of water deficit stress and Ralstonia solanacearum infection and have
identified a set of genes uniquely expressed in response to combined stress.
Also comparing pathogenic and drought stress but focusing on the analysis of
redox homeostasis and the role phytohormones, Cui et al show that co-stress by
virus and drought had much severer effects than single stress in V. vinifera.
Finally, Singh and Jha have studied crosstalk between salt stress and the
bacteria Bacillus licheniformis HSW-16. They report biochemical and
physiological characterization associated with bacteria-induced systemic
tolerance to salt stress.





of Abiotic stress Tolerance in plant

Abiotic stresses such as drought, salinity and mineral toxicity
negatively impact growth, development, yield and seed quality of plants.
Similarly, large losses of grain yields in plants occur as a result of pathogen
attack, in particular during vulnerable stages of grain development and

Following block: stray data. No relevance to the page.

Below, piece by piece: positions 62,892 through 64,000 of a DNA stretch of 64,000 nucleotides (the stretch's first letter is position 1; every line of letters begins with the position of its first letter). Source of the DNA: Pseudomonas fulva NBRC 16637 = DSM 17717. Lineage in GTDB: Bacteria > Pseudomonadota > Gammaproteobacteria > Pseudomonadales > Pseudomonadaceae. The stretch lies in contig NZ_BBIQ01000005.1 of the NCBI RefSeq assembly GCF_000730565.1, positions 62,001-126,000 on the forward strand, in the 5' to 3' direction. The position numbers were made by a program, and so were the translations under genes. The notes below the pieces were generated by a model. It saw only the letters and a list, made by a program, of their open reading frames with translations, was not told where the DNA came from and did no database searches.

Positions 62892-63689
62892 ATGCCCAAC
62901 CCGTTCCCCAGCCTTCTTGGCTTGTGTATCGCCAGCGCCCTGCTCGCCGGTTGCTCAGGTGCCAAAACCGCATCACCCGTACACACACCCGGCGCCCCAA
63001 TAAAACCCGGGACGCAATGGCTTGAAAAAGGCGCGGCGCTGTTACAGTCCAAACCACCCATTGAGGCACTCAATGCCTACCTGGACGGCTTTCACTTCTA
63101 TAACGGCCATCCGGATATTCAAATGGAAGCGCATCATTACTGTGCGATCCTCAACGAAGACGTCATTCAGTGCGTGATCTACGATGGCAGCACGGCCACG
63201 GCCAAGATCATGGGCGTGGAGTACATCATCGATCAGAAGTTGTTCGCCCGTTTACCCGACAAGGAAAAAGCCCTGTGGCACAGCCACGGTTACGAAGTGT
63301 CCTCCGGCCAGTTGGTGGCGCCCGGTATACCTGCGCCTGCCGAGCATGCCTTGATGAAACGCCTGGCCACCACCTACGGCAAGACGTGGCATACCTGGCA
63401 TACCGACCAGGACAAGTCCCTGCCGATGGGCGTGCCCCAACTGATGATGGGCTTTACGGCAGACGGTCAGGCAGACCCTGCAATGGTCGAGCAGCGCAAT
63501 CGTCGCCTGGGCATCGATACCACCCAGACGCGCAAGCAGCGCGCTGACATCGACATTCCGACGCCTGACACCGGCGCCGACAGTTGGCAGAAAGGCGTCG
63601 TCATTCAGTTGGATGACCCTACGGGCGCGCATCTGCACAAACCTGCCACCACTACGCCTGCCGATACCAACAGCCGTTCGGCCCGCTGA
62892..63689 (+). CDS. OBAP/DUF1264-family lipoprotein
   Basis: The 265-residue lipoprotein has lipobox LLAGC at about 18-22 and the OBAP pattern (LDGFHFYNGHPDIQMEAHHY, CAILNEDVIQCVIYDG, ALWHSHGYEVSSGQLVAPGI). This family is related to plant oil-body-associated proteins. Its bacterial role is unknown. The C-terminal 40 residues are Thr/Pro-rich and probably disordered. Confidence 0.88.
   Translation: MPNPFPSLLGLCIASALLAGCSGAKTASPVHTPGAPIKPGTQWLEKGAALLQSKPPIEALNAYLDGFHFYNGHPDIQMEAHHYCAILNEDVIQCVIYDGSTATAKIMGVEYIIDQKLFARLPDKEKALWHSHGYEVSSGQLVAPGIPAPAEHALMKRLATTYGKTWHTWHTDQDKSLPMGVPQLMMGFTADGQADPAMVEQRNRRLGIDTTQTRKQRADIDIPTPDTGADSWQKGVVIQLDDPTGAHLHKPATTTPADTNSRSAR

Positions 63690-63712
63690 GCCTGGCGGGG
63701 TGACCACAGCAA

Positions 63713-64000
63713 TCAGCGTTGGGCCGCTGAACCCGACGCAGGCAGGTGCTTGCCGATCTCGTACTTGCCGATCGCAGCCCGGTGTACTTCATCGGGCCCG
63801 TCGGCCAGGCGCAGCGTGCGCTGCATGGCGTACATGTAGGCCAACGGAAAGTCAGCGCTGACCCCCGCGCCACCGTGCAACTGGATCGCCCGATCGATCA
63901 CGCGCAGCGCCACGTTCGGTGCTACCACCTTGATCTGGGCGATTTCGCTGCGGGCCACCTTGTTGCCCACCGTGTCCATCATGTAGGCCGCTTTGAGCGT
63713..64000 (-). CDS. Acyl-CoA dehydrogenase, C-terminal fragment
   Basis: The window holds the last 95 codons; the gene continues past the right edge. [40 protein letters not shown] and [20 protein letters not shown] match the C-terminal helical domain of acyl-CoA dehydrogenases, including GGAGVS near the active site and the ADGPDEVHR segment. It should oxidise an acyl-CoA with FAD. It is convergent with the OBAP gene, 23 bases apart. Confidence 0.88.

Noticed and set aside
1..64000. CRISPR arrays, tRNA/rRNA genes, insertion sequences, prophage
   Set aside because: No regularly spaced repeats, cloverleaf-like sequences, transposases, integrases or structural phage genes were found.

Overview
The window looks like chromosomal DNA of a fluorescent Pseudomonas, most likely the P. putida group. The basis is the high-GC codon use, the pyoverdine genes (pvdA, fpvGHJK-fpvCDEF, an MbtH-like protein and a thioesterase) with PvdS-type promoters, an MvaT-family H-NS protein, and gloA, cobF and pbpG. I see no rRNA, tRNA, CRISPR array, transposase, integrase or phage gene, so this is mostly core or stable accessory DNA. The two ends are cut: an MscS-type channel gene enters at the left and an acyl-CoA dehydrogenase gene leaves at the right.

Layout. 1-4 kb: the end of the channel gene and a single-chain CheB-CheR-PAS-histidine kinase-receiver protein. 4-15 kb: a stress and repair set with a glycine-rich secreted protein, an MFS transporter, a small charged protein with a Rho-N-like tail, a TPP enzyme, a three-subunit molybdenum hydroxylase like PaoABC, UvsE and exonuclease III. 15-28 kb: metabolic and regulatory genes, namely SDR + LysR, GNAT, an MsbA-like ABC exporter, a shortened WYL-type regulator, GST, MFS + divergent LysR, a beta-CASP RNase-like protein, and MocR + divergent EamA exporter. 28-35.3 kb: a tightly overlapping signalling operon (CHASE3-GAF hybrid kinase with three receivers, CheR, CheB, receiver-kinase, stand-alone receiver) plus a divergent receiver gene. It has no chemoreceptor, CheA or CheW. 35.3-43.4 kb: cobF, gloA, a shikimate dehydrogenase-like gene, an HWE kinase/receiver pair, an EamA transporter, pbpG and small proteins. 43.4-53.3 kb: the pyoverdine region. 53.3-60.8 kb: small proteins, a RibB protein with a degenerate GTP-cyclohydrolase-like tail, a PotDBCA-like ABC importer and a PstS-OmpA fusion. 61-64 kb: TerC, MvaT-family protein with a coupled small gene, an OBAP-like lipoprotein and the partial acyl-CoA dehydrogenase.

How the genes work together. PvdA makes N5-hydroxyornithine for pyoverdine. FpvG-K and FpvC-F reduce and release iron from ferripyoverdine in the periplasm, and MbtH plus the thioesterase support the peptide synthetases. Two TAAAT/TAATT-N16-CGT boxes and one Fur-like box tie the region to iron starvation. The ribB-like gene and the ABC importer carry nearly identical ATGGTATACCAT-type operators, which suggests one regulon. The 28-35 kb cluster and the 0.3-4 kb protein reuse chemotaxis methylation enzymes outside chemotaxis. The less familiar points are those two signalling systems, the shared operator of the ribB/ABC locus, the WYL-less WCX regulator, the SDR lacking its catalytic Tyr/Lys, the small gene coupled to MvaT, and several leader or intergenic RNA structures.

germination. Stress perception and plant response occurs via signal transduction pathways that regulate expression of
several classes of stress responsive genes. Products of these genes include
those that are directly involved in plant protection and those that fulfil
regulatory functions. The first group of the gene products include chaperones,
osmotins, anti-freeze proteins, mRNA binding proteins, enzymes involved in
osmolyte biosynthesis, water channel proteins, sugar and proline transport
proteins, detoxification enzymes and a variety of proteases, as well as a range
of antimicrobial, insecticidal and other proteins and peptides. The proteins
with regulatory function involve transcription factors and those that are
engaged in signal transduction pathways, such as protein kinases and hormone